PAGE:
“We took one cell and let the remaining embryo develop with no harm,” Mr. Lanza said. “We know how to routinely generate stem-cell lines without harming or destroying the embryos.
“This may be the first human embryonic stem-cell therapy in patients, ever,” Mr. Lanza said. “We desperately need big clinical success.”
Stem cells hold the potential to become a repair kit for the human body, as well as a way to treat a long list of debilitating diseases, including Alzheimer’s, diabetes and heart disease.
Various types of stem-cell research exist. Embryonic, fetal, induced pluripotent (adult stem cells regressed to an embryonic state) and adult are the main types, each with its own limitations.
“This is not a one-size-fits-all,” Mr. Lanza said. “There will be a combination of approaches depending on the disease.”
Public debate specifically targets embryonic stem-cell research. These stem cells are primitive and potent, thus offering the greatest promise because they are able to become virtually any cell in the human body.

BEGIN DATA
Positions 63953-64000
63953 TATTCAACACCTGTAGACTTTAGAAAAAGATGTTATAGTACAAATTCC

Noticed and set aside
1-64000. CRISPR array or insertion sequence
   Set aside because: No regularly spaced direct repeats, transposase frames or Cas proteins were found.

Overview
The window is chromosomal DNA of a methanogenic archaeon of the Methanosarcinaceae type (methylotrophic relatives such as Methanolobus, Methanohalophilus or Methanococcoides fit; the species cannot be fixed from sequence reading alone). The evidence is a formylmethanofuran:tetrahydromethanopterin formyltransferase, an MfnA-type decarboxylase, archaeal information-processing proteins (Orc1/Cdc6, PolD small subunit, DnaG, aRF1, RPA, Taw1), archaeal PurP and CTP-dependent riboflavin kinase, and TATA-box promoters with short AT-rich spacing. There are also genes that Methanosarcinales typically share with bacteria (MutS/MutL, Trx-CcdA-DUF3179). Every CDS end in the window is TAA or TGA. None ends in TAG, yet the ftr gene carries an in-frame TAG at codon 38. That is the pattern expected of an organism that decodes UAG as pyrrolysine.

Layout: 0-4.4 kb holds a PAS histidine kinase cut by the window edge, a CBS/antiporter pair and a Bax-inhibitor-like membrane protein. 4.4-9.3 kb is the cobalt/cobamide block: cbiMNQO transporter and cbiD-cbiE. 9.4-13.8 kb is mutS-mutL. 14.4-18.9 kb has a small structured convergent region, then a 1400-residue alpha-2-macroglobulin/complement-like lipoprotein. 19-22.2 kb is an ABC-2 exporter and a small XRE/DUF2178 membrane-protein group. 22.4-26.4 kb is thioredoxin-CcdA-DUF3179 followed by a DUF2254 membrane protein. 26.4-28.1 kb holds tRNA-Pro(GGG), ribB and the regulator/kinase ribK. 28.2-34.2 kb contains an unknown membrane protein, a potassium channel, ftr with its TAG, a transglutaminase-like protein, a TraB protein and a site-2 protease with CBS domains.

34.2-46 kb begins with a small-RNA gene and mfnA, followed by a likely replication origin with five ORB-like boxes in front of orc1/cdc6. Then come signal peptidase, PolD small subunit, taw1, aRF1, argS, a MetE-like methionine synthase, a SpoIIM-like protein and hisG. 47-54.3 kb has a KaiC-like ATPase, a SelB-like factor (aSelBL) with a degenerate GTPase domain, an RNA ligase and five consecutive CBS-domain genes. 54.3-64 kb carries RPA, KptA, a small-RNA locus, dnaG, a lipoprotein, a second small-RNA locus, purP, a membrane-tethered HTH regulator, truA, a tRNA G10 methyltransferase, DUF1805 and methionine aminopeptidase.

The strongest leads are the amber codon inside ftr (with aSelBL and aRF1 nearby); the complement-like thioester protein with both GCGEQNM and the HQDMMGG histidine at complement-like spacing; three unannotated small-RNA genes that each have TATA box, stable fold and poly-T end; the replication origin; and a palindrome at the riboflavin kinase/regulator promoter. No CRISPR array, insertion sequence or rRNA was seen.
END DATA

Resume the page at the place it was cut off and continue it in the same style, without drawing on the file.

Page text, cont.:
But the usual process of harvesting the stem cells destroys the human embryo (or human clones), a practice condemned as immoral by many religious and conservative groups. In 2001, President Bush prohibited federal funding for research into new embryonic stem-cell lines, though he did not ban funding for the existing 21 lines.
The funding ban was seen as a profound setback in U.S. stem-cell research by many scientists. Several states, including Massachusetts, responded by passing laws to permit human embryonic stem-cell research using state funds.